Selecting Your References
One of the services I provide for my clients is checking references for candidates I represent. The hiring managers are looking for a list of at least 3-4 professional references – people who have worked closely with the candidate and know them well. The list must include at least one direct supervisor – someone who managed the candidate directly and did their performance reviews. You would optimally have more than one direct supervisor on your list, particularly if you’re in an active job search or unemployed.
In the interest of preserving confidentiality no hiring manager expects you to list references from your current employer. But they do expect the candidate to consider their viewpoint – “if you were me, trying to make an important hiring decision, who would you expect to see on a reference list?” Other good references can include dotted-line supervisors, your bosses boss, peers that worked with you directly for more than two years, and even customers who know you well. But there’s really no substitute for the words of a former supervisor.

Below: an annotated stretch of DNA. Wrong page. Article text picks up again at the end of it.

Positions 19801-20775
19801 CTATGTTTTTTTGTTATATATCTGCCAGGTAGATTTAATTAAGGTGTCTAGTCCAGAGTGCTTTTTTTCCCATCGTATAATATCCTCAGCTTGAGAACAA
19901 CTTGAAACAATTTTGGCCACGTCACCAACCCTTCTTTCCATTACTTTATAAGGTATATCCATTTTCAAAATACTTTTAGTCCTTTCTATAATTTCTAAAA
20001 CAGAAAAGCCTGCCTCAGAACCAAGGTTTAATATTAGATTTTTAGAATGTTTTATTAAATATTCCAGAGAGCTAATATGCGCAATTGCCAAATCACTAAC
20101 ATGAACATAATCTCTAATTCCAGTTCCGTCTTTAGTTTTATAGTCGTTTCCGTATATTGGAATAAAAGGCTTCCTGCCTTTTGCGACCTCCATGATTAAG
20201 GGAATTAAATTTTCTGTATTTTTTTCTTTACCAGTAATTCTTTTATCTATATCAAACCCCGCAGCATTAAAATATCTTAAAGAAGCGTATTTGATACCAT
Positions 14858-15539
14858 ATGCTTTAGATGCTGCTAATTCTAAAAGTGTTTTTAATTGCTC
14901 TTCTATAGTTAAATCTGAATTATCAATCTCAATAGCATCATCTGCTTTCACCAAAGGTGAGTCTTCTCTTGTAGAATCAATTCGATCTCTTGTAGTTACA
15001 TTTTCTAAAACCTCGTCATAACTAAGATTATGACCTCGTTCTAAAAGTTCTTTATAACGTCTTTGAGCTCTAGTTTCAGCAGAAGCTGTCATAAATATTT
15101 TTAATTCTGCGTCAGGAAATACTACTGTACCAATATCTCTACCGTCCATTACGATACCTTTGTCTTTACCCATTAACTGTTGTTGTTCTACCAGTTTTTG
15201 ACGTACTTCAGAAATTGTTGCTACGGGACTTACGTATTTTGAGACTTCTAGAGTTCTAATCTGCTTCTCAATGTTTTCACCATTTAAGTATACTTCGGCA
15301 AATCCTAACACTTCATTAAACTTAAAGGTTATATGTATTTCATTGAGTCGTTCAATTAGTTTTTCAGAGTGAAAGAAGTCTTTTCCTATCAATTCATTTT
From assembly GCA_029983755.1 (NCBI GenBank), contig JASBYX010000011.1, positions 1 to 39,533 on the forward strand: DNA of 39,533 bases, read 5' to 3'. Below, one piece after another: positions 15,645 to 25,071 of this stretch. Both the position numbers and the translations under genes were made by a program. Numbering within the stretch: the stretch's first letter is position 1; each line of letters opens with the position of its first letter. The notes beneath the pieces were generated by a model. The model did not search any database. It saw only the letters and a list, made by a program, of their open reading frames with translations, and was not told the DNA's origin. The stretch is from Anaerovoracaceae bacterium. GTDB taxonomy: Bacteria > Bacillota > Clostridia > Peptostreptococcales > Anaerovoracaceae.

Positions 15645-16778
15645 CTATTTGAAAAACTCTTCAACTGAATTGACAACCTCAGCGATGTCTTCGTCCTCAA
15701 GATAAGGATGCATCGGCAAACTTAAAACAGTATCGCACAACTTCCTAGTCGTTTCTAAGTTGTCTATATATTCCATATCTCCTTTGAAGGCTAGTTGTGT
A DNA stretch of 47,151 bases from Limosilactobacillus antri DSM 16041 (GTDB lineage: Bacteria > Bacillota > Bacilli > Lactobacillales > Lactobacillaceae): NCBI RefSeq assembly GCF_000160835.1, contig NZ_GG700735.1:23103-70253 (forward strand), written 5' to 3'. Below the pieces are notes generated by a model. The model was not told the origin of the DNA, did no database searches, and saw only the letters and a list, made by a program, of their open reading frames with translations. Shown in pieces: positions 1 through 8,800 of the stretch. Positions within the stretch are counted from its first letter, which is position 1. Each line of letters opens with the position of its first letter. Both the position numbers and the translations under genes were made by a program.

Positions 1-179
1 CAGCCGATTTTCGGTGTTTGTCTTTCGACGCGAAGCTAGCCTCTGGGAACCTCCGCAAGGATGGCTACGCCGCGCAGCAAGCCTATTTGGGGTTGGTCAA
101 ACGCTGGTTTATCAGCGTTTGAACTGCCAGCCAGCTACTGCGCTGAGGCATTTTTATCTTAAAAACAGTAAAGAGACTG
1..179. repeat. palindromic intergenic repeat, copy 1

Who you select as your references is just as important as what they say, particularly since the hiring managers expect the references to give a glowing, favorable report of your work. Personal and character references are not important in pre-employment reference checking. Often hiring managers will simply look at the list of references, consider their titles and how they have worked with the candidate, and make a general impression about candidate credibility based on who they listed. So work hard to keep in touch with former employers and have a quality list of references. Like the old adage says, “you’re going to have a reputation – so you might as well make sure that it’s a good one.”